The City of Banjul made history by electing its first female mayor. Mayoress-elect Rohey Malick Lowe will be the first woman to steer the affairs of The Gambia's capital; which houses the country's Central Bank and is the country's economic and administrative center.
Rohey Malick Lowe follows the footsteps of her father Malik Lowe who was also once a mayor of the city running and winning under the ruling United Democratic Party (UDP) ticket. She won her seat in the first mayoral polls after Yahya Jammeh's party lost presidential hold on Banjul in the December 2016 elections. The election ended Jammeh's two decade rule of The Gambia.
In the election Lowe beat another woman, Lizzie Eunson, a Banker by profession who was vying for the mayoral seat of the Banjul City Council, under an Independent ticket.
On her a Go Fund Me page published in February 2018, Lowe spoke of the 22 year executive neglect the city Of Banjul has and its need for structures that will tackle that neglect. Lowe noted she will assume this task as a citizen responsibility, and expressed her dedication to get in the trenches with the people of Banjulian, and with their help, give them all "the City We Deserve!". She said, "Banjul as a City is in a bad shape, and it would require pragmatic, visionary leadership with a progressive team and established structures to make that happen."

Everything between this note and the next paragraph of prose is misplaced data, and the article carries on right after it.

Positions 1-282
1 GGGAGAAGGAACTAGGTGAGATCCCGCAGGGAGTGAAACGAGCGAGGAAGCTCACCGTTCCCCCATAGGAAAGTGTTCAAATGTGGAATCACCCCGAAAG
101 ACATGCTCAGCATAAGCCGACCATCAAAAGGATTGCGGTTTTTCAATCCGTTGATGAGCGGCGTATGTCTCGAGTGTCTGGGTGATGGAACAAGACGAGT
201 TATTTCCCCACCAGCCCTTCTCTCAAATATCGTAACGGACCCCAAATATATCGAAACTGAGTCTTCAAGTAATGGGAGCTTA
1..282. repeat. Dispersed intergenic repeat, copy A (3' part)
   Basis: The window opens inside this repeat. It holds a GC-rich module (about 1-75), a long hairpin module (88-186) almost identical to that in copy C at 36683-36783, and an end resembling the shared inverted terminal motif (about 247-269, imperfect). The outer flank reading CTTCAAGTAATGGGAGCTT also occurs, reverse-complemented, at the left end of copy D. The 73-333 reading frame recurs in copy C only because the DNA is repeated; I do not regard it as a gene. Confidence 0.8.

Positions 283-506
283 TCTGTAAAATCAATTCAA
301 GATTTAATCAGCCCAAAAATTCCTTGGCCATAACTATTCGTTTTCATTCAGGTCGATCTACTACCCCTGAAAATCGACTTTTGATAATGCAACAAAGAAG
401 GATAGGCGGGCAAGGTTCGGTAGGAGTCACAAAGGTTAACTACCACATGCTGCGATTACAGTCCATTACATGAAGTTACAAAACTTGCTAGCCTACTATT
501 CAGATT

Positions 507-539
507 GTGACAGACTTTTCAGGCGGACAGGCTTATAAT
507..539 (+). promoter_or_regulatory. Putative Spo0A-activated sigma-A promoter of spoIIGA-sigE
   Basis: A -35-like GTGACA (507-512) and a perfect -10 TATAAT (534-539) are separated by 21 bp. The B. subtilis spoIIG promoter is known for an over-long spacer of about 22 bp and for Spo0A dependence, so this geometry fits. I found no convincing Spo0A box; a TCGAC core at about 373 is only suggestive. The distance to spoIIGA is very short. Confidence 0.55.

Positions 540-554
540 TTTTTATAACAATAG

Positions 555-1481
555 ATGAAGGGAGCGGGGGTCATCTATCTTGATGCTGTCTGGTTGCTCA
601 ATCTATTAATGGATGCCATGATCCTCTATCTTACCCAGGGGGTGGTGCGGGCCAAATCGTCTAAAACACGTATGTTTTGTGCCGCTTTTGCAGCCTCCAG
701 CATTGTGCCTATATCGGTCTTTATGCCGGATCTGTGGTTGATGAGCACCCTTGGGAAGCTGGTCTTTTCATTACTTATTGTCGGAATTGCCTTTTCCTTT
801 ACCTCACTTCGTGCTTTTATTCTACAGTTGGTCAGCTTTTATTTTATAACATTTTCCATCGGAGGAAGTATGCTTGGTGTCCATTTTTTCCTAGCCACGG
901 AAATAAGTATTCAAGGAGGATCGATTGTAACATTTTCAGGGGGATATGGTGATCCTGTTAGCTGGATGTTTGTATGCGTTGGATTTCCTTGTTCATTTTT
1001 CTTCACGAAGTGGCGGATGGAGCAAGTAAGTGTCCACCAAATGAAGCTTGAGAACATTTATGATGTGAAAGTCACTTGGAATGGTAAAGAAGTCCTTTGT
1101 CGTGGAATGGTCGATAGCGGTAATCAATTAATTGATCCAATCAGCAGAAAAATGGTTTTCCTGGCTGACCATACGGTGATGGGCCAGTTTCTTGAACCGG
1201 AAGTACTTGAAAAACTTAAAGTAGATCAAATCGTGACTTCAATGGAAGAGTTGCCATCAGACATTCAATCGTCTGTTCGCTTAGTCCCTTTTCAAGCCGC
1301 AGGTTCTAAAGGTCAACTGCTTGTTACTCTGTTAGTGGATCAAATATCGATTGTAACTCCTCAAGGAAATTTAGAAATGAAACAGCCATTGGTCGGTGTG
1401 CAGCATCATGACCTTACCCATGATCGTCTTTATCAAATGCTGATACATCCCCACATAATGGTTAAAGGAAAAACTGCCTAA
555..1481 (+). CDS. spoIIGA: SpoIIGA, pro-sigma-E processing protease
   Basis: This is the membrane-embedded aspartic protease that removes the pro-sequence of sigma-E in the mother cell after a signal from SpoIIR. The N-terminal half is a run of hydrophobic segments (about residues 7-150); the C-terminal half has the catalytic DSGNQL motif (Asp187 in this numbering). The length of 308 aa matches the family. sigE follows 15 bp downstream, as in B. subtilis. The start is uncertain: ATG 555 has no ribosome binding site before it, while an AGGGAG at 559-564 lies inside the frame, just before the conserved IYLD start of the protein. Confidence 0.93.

At a rally the new mayor indicated that one of her priorities is to ensure that the youth and women of Banjul, are empowered through skills and entrepreneurship training. "I will ensure that the youth are assisted in their education up to University level."
Lowe also told 'Banjulians' that it is time that they gave a woman the chance to lead the City's affairs and they rewarded her by doing just that.
Her other priority areas will include but are not limited to: Sanitation, Municipal Economy and Public Infrastructure.
A good year for women leaders
Rohey Malick Lowe is the second mayoress to be elected in West Africa this year after Sierra Leone's Yvonne Aki Sawyerr who in March became the first woman since 1980 to emerge as Freetown's mayor.
AfricaNews quoted Sawyerr saying after the election, "Freetonians this victory is for all of us. Thank you for believing in my vision and for giving me the honor to serve as your Mayor for the next four years. I look forward to working with all of you to make Freetown a city we are all proud of."
According to records from the National Electoral Commission (NEC), the Chartered Accountant who had run on the ticket of the ruling Sierra Leone, All Peoples Congress (APC), beat five other competitors (all men) to the seat, polling over 309,000 votes which represented 59.92% of the votes.